Finally, the United States has achieved the unthinkable… we are on par with China now!
I have been told the math favors the U.S. World Cup team.
We got smarts!
However, I do believe it means that, mathematically, the U.S. has a good chance of making it to the Round of 16 in World Cup play.
Math is not my strong point.
When I was asked how the football world championship could be in the hands of a United States team, I of course answered that the ball was in the hands of Russell Wilson.
Yes, the 12th Man played a role, too, but those Seahawks were phenomenal.
Then, of course, I was corrected that it was Futbol they had asked me about, not Football.
It seems we play Germany today on a Brazilian soccer pitch.
Local soccer coaches put me in my place quickly, plus gave insightful opinions as to how the Stars & Stripes can make it out of the group stage.
“Don’t let them score,” Thunder Mountain girls soccer coach Kris Coffee said. “Germany has some really tough offensive threats. The U.S. really has to play good defense… and get lucky. If the U.S. can hold on to a tie, they will be lucky.”
Coffee favors the Netherlands as the eventual World Cup champs, defeating Germany or Brazil.
“The way that (Robin) van Persie and (Arjen) Robben have been playing, they are amazing,” Coffee said. “They are very good. The team looks solid.”
Juneau-Douglas girls soccer coach Matt Dusenberry chuckled and said, “Ask Jurgen Klinsmann. That is a tough task. Germany is, if you want to use a cliché, a well-oiled machine, particularly for these types of events. They are good at set pieces, are very strong physically and very strong mentally. Hopefully our athleticism and in tournaments like this, you need a little bit of luck. Maybe that is what happens.”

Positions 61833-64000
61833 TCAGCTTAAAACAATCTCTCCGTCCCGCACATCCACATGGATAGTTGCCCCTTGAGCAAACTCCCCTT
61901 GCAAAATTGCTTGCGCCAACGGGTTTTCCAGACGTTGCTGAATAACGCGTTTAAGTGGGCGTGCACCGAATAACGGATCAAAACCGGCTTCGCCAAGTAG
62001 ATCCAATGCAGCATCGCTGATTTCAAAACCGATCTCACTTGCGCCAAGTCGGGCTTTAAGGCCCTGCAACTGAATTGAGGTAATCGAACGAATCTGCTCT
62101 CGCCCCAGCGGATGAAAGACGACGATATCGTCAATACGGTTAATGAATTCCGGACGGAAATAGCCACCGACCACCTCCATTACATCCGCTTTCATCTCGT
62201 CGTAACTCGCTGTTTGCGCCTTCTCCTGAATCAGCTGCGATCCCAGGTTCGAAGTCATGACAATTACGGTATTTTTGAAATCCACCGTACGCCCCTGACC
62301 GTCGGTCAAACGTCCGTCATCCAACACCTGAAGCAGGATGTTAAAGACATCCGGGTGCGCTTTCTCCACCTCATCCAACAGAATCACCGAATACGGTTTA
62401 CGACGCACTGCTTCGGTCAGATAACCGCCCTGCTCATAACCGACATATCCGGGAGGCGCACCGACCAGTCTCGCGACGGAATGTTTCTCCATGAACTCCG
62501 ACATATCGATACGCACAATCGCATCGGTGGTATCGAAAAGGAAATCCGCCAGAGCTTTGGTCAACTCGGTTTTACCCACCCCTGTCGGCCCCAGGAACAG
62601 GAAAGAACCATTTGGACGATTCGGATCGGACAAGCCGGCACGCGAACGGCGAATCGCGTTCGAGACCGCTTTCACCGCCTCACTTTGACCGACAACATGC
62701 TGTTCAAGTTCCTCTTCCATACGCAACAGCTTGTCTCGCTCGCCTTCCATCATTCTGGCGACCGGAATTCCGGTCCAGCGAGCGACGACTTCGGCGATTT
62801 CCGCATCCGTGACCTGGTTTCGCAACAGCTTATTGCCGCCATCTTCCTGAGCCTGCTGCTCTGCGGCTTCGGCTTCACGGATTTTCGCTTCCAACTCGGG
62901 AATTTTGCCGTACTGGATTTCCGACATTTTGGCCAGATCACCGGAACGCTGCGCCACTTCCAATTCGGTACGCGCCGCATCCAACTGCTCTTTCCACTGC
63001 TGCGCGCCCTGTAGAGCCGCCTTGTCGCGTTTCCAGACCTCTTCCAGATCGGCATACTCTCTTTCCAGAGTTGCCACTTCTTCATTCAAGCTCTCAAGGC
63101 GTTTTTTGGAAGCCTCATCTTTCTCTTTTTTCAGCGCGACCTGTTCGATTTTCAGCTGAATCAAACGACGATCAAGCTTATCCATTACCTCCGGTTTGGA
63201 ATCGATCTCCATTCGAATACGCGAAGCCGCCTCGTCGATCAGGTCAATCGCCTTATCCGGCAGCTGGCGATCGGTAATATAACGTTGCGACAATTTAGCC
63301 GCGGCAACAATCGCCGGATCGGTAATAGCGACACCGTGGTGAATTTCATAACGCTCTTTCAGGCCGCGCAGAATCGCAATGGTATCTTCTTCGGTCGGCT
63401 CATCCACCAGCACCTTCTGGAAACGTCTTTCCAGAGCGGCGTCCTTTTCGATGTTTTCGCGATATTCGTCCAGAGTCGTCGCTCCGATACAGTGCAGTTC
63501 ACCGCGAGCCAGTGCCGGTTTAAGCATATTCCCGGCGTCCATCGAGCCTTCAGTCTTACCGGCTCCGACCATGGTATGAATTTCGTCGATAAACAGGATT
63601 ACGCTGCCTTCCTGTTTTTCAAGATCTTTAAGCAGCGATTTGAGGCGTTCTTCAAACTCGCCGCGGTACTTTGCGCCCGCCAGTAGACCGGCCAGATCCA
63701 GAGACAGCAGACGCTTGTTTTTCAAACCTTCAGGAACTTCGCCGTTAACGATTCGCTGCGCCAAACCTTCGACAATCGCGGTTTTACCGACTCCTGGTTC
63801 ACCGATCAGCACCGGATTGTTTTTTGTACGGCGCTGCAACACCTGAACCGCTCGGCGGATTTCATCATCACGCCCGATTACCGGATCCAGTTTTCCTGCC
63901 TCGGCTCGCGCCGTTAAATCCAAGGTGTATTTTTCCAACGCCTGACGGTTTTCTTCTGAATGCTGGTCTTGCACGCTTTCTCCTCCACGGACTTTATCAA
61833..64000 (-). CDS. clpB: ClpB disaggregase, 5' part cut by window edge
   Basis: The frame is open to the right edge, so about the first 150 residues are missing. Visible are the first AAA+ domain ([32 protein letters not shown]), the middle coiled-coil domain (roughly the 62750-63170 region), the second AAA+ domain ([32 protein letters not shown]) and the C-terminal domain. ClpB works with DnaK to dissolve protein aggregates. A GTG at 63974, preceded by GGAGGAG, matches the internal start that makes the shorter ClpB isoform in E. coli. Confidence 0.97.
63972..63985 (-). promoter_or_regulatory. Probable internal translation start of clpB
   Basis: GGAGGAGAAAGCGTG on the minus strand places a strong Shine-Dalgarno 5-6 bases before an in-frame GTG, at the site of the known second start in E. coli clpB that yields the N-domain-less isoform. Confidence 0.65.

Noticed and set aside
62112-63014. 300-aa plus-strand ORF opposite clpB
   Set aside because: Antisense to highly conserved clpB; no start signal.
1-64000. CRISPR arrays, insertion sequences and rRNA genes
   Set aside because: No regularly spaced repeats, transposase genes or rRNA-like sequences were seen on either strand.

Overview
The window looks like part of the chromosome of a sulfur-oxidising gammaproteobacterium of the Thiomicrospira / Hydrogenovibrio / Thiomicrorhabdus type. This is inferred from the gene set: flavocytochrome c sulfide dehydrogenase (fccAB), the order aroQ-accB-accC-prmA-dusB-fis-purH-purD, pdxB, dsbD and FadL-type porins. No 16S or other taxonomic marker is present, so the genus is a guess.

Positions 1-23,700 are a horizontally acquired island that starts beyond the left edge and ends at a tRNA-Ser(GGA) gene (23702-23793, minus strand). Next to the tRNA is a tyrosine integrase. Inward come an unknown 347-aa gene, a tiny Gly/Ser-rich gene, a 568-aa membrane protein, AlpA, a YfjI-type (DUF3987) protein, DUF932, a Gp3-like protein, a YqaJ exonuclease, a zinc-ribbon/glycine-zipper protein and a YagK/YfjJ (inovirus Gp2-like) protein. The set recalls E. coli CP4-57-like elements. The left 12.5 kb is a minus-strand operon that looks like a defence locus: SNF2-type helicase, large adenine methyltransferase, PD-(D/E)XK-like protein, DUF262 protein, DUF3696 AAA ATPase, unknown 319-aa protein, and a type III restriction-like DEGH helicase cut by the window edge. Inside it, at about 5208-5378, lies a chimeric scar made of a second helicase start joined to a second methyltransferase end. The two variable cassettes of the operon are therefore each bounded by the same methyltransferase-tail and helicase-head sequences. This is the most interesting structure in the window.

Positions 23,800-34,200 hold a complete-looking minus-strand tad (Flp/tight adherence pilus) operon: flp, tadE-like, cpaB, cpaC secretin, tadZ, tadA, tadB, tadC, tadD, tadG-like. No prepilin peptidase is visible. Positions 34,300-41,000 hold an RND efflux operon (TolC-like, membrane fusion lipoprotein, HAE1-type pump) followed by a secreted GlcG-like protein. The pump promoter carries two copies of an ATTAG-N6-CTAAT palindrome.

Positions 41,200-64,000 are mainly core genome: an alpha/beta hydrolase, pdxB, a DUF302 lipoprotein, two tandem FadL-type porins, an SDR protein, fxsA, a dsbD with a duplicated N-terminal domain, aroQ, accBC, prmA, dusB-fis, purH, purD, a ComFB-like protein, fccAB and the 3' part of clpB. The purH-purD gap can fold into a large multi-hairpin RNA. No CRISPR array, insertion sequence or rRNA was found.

Before the tournament even started, the national soccer pundits were asking what the U.S. needs to do to advance.
They answered themselves that advancement required a win against Ghana or Portugal and a tie in one of the other matches.
Well, the U.S. beat Ghana 2-1 and tied Portugal 2-2.
They have four group points with a win and a tie, as does Germany.
Group members Ghana and Portugal both have a loss and a tie and one group point.
So the U.S. advances with a win or tie. If they lose they can still get through as long as they don’t lose big (possibly 2 or more goals) and Ghana doesn’t win big (2 or more), as the U.S. has a point differential of +1 and Ghana -1.
“I think worst case is that Germany scores a bunch of points,” Dusenberry said. “Then we are in trouble. Then Ghana or Portugal could make up the differential.”
Dusenberry likes France, Netherlands, Argentina, Germany and Brazil.
“It is always team first with Germany,” Dusenberry said. “In an event like that the physical and mental demands are great.”
JDHS boys coach Gary Lehnhart was born in the city of Campinas, in the state of Mato Grosso, Brazil, and lived there until age 3.